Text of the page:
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Re: Re: When starting a process, at what point does "open()" return?

by esh (Pilgrim)
on Aug 18, 2003 at 06:03 UTC ( #284487=note: print w/replies, xml ) Need Help??

in reply to Re: When starting a process, at what point does "open()" return?
in thread When starting a process, at what point does "open()" return?

On UNIX systems, open("...|") ... returns after calling fork().

If this is true, how does open return an error if the program is not found, not executable, or has a bad shabang spec?

perl -e 'open F, "nosuchprogram |" or die "open: $!\n"; print "don +e\n";'
open: No such file or directory

I had assumed that this was because it was only returning after the exec() but I'll admit this seems to take a bit more inter-process communication.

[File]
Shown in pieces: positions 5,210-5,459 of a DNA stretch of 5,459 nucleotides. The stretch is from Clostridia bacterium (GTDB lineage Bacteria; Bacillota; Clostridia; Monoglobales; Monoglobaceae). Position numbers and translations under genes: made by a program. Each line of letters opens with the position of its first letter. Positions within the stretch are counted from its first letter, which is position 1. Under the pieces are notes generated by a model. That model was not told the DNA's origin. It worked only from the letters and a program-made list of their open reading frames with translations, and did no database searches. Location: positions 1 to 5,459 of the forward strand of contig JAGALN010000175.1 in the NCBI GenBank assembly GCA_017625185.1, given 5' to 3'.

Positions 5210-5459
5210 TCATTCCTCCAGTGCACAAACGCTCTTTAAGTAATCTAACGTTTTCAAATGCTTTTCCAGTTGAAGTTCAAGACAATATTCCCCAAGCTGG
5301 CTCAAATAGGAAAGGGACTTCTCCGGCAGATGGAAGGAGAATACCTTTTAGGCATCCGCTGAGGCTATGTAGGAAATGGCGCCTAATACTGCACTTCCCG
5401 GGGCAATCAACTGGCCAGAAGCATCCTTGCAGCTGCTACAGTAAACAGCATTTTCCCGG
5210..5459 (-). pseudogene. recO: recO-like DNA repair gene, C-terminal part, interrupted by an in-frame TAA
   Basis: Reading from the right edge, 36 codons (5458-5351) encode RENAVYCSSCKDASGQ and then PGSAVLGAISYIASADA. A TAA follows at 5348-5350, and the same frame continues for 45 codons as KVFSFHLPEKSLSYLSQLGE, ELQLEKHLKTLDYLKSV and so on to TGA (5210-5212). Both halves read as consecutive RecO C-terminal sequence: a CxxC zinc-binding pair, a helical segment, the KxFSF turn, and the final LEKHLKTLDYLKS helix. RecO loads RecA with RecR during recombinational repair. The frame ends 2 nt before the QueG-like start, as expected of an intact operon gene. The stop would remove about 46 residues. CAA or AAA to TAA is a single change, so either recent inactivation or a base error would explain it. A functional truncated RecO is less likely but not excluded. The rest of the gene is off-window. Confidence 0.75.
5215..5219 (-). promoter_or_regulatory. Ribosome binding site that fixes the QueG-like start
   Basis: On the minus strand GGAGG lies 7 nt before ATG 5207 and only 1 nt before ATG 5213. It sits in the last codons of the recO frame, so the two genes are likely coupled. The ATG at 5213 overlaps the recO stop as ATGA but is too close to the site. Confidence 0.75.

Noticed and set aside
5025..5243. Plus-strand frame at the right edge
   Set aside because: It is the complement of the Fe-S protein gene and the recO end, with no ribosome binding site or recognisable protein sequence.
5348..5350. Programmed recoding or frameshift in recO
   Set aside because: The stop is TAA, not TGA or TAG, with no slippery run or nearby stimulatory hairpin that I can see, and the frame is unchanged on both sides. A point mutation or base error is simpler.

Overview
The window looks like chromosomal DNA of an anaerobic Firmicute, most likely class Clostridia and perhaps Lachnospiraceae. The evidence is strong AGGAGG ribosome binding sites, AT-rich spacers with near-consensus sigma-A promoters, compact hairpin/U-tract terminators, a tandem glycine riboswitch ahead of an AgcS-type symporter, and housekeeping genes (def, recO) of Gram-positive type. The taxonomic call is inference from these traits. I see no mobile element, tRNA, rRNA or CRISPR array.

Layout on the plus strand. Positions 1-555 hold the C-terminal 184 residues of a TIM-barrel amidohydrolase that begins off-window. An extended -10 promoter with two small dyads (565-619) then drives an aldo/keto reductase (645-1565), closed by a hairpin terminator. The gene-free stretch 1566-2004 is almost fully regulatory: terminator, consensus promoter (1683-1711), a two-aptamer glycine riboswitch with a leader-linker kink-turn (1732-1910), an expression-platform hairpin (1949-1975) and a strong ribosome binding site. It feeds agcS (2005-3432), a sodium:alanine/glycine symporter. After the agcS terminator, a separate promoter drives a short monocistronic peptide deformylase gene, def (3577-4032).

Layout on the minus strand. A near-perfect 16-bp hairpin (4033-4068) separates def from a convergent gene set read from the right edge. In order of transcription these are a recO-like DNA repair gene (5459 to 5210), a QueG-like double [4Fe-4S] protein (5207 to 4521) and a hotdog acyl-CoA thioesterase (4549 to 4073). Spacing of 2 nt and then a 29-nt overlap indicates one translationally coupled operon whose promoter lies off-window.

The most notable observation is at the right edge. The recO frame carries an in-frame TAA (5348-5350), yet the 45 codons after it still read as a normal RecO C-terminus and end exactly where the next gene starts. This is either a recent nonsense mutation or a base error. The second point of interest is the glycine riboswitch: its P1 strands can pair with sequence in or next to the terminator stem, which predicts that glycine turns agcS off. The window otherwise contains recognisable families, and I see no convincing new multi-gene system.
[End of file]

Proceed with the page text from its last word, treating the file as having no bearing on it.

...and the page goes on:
-- Eric Hammond

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Re: Re: Re: When starting a process, at what point does "open()" return?
by MarkM (Curate) on Aug 18, 2003 at 16:11 UTC

    I did some extra checking for you. I hate unexplained behaviour as well... :-)

    With open("program |") Perl opens two pipes on systems that provide fork() (UNIX). The first pipe is for capturing STDOUT, and remains open after execve(). The second pipe is for passing an errno value from the new child to the parent, and is automatically closed as part of execve(). If execve() fails, the value of errno is written in native binary format over the second pipe. The caller monitors this second pipe, and waits until the second pipe closes before it succeeds.

    I wasn't able to quickly determine when this code was introduced into Perl. It does make things convenient. :-)


      system(), backticks and pipe open now reflect exec failure
      On Unix and similar platforms, system(), qx() and open(FOO, ``cmd |'') etc., are implemented via fork() and exec(). When the underlying exec() fails, earlier versions did not report the error properly, since the exec() happened to be in a different process. The child process now communicates with the parent about the error in launching the external command, which allows these constructs to return with their usual error value and set $!.

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